(Out of print. Includes obi.)

Possible matches19
CD, LP, Vinyl record album cover art
New Shirley ScottBlue Seven ... LP
Prestige, 1961. Used .... Out Of Stock
A standout early session from organist Shirley Scott – noteworthy in that it's a quintet recording, different than Shirley's mostly-trio output from the time! Here, she's working in a group that includes Oliver Nelson on tenor sax and Joe Newman on trumpet – and Nelson's edgey tone adds a lot to the record, as it did on other Prestige sides from the same time – a deeper soul vibe than you might normally get from Shirley alone on the Hammond. The tracks are simple swinging soul jazz numbers – handled in tight format by the group – and other players include George Tucker on bass and Roy Brooks on drums. Tunes include "Blue Seven", "Wagon Wheels", "Nancy", "Don't Worry Bout It Baby Here I Am", and "Give Me The Simple Life". LP, Vinyl record album
(Green label pressing. Cover has some notations in pen on the back. Label has some fading, and pen.)

Possible matches20
CD, LP, Vinyl record album cover art
New Kenyon Hopkins/Duke Ellington/Alex NorthHustler/Paris Blues/Long Hot Summer ... CD
El (UK), 1961. New Copy .... Out Of Stock
Back to back jazz soundtracks – the cream of the crop of the early 60s! First up is The Hustler – a killer jazz score from Kenyon Hopkins – a composer we can almost always trust to turn around a killer jass score! The work is mostly in a jazz ensemble mode – and moves between swinging segments, and sadder ones – those beautifully blue passages that Hopkins did so well in the early 60s – full of emotion, but in a really subtle, mature sort of way that also marked a shift in American cinema too – quite a change from the overblown emotion of a decade before, both in the music and on screen. Players include Phil Woods, Jerome Richardson, and Phil Bodner on reeds; Joe Wilder on trumpet, Jimmy Cleveland on trombone, Hank Jones on piano, and Barry Galbraith on guitar – and titles include "Derby Time", "Dining Out", "Fast Buck", "Small Time Charlie", "The Loser", and "Minnesota Fats". Paris Blues is a moody introspective score, written for a 1961 film that starred Paul Newman as a frustrated jazz musician living in Paris. The "Paris Blues" theme is a dark, somber composition that is supposedly Newman's masterpiece as a jazz writer – and it works beautifully with the film's themes of frustration and unfulfilled desire. Ellington's at his best here, and apart from the main theme, the score also has great versions of classics like "Mood Indigo" and "Take The A Train", plus originals like "Nite", "Wild Man Moore", "Guitar Amour", and "Paris Stairs". Also features Louis Armstrong on one track! CD also features 7 more tracks from The Long Hot Summer – a more traditional score penned by Alex North, and featuring a title song by Jimmie Rodgers. CD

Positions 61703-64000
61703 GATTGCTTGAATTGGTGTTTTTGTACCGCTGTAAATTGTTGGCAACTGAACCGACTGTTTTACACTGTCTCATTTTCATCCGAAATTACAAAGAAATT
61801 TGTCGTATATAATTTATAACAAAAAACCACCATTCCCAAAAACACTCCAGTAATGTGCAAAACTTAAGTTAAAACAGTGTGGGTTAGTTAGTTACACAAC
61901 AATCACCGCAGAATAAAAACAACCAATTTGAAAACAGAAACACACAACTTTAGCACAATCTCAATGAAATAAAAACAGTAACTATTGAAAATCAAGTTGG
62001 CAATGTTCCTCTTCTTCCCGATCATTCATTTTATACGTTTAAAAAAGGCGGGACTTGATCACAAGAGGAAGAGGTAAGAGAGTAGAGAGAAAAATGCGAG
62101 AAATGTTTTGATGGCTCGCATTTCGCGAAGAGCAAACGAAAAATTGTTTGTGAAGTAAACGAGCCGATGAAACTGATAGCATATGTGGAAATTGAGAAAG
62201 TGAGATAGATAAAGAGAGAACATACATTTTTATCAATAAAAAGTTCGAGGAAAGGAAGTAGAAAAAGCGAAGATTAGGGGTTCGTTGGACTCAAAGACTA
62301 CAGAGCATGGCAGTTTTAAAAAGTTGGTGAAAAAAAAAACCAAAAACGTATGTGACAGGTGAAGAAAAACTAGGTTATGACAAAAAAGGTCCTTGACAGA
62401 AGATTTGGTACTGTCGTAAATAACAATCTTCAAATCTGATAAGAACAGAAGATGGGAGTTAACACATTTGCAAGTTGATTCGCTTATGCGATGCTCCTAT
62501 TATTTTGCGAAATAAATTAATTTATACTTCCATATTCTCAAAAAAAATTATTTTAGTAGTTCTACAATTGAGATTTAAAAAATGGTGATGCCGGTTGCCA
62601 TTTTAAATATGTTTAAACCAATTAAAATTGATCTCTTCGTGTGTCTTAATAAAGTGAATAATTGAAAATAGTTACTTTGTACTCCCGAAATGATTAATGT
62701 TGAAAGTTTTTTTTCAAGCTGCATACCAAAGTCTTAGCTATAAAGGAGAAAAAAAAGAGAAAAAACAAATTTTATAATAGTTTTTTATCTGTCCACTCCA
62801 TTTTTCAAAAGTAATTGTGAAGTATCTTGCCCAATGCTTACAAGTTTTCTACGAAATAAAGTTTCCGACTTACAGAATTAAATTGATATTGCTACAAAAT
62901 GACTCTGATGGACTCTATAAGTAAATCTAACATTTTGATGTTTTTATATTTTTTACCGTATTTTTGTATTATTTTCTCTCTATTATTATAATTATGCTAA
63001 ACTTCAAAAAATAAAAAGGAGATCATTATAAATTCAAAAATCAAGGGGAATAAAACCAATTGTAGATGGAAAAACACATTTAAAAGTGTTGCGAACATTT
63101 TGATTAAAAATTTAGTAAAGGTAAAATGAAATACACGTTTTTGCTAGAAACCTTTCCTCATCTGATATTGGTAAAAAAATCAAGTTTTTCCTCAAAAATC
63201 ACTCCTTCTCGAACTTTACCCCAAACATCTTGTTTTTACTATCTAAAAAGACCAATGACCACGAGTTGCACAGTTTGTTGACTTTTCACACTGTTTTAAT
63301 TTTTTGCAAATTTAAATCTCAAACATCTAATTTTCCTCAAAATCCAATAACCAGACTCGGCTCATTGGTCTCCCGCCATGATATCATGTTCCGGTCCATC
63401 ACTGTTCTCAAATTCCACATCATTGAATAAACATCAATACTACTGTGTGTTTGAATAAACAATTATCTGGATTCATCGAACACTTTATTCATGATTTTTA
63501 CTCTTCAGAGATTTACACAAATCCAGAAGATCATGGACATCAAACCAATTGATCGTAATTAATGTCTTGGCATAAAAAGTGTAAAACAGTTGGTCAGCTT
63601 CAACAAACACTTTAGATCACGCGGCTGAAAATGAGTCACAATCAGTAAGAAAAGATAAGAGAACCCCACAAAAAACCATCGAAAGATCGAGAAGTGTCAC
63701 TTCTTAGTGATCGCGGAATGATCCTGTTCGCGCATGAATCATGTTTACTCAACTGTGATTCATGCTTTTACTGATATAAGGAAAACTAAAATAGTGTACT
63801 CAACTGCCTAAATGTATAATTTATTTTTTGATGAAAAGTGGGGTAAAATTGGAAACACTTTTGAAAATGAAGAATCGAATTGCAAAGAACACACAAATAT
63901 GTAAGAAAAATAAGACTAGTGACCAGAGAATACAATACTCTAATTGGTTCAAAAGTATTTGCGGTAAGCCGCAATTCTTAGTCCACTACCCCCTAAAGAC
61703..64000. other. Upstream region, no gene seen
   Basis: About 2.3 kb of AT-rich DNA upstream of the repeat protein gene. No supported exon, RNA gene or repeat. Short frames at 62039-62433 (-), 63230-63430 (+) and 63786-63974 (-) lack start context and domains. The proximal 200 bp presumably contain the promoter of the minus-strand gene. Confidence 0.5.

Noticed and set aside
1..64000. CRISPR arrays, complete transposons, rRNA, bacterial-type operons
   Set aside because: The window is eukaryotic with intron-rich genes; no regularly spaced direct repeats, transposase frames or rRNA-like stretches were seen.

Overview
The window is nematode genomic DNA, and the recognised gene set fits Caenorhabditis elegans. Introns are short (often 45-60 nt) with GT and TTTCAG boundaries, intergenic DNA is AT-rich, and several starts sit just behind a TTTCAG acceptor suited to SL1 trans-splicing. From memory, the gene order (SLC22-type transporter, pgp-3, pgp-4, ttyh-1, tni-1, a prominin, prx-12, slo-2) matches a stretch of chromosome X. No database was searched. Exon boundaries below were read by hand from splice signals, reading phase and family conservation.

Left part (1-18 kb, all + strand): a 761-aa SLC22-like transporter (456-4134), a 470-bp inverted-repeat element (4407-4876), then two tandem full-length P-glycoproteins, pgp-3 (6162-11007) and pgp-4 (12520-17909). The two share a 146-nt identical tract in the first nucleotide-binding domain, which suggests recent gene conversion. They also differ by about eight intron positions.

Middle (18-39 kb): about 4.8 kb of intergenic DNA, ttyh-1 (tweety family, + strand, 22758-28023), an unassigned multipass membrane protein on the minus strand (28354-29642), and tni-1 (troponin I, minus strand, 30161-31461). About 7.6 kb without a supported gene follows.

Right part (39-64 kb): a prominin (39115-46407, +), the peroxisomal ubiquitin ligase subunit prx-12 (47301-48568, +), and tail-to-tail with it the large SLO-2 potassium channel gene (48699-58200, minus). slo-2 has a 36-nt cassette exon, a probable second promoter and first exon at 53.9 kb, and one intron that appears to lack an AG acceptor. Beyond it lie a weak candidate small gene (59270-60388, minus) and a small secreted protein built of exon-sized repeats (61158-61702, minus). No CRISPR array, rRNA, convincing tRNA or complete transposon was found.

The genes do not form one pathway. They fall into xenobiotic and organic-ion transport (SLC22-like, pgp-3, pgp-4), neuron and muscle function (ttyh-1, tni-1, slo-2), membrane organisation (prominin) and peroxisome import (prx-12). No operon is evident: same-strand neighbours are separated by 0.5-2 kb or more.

Possible matches21
CD, LP, Vinyl record album cover art
New Shirley ScottBlue Seven (with bonus track) ... CD
OJC/Prestige, 1961. New Copy .... Out Of Stock
A standout early session from organist Shirley Scott – noteworthy in that it's a quintet recording, different than Shirley's mostly-trio output from the time! Here, she's working in a group that includes Oliver Nelson on tenor sax and Joe Newman on trumpet – and Nelson's edgey tone adds a lot to the record, as it did on other Prestige sides from the same time – a deeper soul vibe than you might normally get from Shirley alone on the Hammond. The tracks are simple swinging soul jazz numbers – handled in tight format by the group – and other players include George Tucker on bass and Roy Brooks on drums. Tunes include "Blue Seven", "Wagon Wheels", "Nancy", "Don't Worry Bout It Baby Here I Am", and "Give Me The Simple Life". CD features the bonus track "How Sweet". CD